Khajuraho : The Monuments - Part I
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Exact Match
  The Temples
  Chausath-yogini   temple

  Lalguan-   Mahadeva

  Matangeshvara   Temple

  Varaha temple

  Parvati Temple

  Lakshamana   Temple

  Vishvanath   Temple

  Nandi Shrine

  Chitragupta   Temple

  Jagadambi   Temple

  Kandariya   Mahadeva

  Brahma Temple

  Vamana Temple

  Ghantai Temple

  Duladeo Temple

  Chaturbhuja   Temple
 
Home | History | Art and Architecture | Western Group Temples | Eastern Group temples | Southern Group temples | Khajuraho Erotica

The Western Group

The western group of temples which the visitor encounters first, is situated along the Bamitha-Rajnagar road to the west of the Khajuraho village. This is the largest and most important group with most of its constituent temples laid out roughly in two rows.
The two monuments described first are the farthest ones of the group and not spectacular, but they are of considerable significance for the early history of the local architectural style.

Chausath-yogini temple
The Chausath-yogini temple , made of a coarse granite is the earliest building at Khajuraho and is situated on a low granite outcrop to the south-west of the shiva-sagar tank. The temple has an exceptional plan and design. Standing on a lofty (5.4 metres high) platform, it is an open-air quadrangular (31.4 m by 18.3 m) structure of sixty -seven peripheral shrines, of which only thirty-five have now survived.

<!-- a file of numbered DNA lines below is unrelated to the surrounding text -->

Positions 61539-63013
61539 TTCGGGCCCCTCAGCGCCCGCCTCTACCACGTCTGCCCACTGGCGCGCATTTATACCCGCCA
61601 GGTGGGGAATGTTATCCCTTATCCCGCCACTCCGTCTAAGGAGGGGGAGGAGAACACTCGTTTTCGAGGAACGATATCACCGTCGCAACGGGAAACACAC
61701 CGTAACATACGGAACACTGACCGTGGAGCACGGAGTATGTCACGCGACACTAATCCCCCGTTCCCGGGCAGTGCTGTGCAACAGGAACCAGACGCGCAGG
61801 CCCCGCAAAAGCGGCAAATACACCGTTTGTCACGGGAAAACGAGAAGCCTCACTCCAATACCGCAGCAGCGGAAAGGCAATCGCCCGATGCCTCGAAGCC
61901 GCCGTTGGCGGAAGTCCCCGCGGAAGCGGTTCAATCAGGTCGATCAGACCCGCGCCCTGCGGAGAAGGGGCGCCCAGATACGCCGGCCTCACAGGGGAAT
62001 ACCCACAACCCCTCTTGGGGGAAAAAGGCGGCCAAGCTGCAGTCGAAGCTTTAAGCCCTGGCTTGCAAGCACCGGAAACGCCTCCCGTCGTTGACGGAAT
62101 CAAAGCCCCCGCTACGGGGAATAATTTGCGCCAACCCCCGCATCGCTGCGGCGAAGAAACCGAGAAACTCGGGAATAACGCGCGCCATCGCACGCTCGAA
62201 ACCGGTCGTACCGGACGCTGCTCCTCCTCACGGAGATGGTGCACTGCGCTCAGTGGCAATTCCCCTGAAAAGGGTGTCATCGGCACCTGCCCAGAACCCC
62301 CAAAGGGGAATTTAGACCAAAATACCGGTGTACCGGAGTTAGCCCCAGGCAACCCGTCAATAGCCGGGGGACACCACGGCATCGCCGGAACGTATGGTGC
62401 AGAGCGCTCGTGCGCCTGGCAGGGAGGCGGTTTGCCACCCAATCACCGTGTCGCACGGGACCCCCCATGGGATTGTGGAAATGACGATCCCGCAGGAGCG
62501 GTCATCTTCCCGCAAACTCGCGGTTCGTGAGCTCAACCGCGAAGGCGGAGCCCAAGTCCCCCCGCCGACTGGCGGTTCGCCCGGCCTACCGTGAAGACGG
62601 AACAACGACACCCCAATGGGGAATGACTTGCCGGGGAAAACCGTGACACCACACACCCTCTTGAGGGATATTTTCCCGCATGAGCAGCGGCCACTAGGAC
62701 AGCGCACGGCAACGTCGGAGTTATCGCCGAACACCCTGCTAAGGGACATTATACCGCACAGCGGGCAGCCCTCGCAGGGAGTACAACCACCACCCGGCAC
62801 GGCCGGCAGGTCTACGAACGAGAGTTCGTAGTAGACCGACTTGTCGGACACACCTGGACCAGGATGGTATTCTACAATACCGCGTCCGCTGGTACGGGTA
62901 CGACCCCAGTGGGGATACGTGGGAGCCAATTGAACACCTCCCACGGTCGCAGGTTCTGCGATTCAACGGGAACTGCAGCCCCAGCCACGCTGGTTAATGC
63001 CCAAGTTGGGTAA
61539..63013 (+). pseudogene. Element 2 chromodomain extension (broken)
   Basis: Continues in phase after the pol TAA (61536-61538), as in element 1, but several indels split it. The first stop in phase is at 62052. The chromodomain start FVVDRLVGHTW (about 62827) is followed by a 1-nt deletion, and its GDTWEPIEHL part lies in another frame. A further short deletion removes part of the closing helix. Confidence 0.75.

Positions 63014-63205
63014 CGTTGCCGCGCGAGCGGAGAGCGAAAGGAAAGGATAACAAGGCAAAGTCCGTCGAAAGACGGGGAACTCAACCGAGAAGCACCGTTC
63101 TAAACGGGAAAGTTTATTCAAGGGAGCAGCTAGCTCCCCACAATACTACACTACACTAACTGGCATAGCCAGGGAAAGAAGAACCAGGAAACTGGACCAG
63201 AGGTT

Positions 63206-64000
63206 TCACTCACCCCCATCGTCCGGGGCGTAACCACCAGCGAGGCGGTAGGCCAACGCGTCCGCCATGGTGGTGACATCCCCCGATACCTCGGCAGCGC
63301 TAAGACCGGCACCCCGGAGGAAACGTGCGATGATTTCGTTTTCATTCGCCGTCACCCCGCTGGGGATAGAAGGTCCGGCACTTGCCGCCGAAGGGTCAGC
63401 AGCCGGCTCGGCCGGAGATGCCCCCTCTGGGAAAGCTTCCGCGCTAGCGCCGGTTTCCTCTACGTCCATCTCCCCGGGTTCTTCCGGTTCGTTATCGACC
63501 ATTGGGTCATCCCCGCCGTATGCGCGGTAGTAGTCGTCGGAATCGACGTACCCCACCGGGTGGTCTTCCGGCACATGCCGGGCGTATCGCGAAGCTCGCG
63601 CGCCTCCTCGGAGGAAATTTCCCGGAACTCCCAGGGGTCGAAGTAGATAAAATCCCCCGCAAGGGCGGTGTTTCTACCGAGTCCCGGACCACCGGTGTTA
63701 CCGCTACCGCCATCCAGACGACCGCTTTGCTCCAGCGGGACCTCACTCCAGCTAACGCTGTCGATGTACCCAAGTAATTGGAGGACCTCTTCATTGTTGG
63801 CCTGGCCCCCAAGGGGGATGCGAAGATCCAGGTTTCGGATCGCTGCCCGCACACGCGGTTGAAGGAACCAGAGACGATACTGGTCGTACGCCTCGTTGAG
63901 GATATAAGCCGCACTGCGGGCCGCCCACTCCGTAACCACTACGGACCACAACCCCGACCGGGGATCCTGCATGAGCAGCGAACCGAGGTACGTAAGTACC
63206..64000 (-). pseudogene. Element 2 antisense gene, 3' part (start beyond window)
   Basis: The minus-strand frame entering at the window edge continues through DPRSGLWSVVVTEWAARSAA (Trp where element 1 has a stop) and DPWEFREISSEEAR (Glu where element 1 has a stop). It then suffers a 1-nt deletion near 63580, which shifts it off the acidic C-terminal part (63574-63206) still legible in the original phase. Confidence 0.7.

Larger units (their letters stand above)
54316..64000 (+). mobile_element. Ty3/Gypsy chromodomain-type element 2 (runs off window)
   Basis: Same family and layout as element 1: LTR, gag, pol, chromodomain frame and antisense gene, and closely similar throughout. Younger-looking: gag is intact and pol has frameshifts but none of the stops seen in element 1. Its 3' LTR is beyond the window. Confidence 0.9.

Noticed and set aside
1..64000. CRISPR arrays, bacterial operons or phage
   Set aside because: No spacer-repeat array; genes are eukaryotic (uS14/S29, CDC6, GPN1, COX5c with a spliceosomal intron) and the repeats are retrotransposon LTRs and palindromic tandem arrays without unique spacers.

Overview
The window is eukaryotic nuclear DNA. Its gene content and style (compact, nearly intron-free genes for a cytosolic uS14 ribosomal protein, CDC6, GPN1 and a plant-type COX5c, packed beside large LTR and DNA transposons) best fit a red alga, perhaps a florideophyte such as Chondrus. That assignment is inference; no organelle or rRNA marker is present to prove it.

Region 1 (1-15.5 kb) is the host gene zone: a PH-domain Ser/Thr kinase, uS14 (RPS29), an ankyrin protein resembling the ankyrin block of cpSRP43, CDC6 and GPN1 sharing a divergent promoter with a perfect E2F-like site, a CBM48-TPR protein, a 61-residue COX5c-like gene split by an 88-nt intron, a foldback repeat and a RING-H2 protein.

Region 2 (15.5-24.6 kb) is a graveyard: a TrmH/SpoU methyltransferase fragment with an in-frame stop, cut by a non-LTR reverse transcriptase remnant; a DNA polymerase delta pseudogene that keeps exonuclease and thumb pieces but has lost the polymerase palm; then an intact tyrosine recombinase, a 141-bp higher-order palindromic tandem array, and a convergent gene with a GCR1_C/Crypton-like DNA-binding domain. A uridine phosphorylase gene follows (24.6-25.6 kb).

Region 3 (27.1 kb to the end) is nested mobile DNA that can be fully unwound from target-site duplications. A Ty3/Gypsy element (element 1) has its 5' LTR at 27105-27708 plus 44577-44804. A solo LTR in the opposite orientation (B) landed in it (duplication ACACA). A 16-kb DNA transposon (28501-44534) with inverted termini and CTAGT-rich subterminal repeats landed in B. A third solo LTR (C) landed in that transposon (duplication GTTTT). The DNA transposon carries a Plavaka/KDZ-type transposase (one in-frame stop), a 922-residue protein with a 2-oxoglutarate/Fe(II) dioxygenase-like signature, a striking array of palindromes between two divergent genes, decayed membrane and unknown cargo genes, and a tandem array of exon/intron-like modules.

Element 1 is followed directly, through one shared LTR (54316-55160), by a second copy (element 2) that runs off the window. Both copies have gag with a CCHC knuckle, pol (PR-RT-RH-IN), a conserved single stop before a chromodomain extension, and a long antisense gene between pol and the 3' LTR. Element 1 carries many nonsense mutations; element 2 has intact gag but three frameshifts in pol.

The shrines are tiny cells, each entered by a small doorway, and are severely plain and roofed by a curvilinear sikhara of an elementary form. The shrine in the back wall, facing the entrance, is the largest and constitutes the main sanctum. A few simple mouldings on the fašade are all the decoration that the temple displays, but in spite of its uncouth appearance and rugged bareness, it possesses an elemental strength and reveals some basic traits of the Khajuraho style, such as a lofty platform and a jangha (wall ) divided into two registers.
Of all the yogini temples in India, this is the most primitive in contruction and unique in being quadrangular and not circular on plan. Cunningham surmised the existence of a shrine at the center of the courtyard, but excavation revealed no such evidence.

The three surviving images, representing Brahmani, Maheshvari and Mahishasuramardini, are massive and squat in form and are among the oldest sculptures of Khajuraho. The latter two are inscribed as Mahesvari and Hinghalaja. The evidence of the sculptural and of the short labels on the images, indicates that the temple is probably datable to the last quarter of the ninth century.

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